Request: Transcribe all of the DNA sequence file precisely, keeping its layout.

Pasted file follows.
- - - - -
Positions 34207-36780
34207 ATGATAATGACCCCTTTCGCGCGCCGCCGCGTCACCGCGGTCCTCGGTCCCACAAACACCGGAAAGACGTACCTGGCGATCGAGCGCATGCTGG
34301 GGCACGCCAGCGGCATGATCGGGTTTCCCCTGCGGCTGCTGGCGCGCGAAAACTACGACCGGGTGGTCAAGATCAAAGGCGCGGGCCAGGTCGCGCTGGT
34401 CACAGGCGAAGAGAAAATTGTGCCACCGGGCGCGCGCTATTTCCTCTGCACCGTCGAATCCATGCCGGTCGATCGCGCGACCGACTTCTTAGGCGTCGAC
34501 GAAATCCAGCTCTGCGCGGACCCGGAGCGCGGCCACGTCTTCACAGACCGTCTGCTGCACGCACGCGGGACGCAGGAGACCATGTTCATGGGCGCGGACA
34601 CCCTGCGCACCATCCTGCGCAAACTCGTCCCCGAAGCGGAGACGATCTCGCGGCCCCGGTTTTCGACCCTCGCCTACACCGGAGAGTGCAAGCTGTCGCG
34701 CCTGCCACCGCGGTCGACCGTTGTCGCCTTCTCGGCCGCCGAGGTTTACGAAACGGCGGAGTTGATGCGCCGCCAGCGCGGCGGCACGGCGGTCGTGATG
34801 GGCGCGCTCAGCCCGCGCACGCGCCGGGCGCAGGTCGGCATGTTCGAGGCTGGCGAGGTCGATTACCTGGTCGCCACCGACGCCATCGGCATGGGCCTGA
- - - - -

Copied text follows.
Positions 34207-36780
34207 ATGATAATGACCCCTTTCGCGCGCCGCCGCGTCACCGCGGTCCTCGGTCCCACAAACACCGGAAAGACGTACCTGGCGATCGAGCGCATGCTGG
34301 GGCACGCCAGCGGCATGATCGGGTTTCCCCTGCGGCTGCTGGCGCGCGAAAACTACGACCGGGTGGTCAAGATCAAAGGCGCGGGCCAGGTCGCGCTGGT
34401 CACAGGCGAAGAGAAAATTGTGCCACCGGGCGCGCGCTATTTCCTCTGCACCGTCGAATCCATGCCGGTCGATCGCGCGACCGACTTCTTAGGCGTCGAC
34501 GAAATCCAGCTCTGCGCGGACCCGGAGCGCGGCCACGTCTTCACAGACCGTCTGCTGCACGCACGCGGGACGCAGGAGACCATGTTCATGGGCGCGGACA
34601 CCCTGCGCACCATCCTGCGCAAACTCGTCCCCGAAGCGGAGACGATCTCGCGGCCCCGGTTTTCGACCCTCGCCTACACCGGAGAGTGCAAGCTGTCGCG
34701 CCTGCCACCGCGGTCGACCGTTGTCGCCTTCTCGGCCGCCGAGGTTTACGAAACGGCGGAGTTGATGCGCCGCCAGCGCGGCGGCACGGCGGTCGTGATG
34801 GGCGCGCTCAGCCCGCGCACGCGCCGGGCGCAGGTCGGCATGTTCGAGGCTGGCGAGGTCGATTACCTGGTCGCCACCGACGCCATCGGCATGGGCCTGA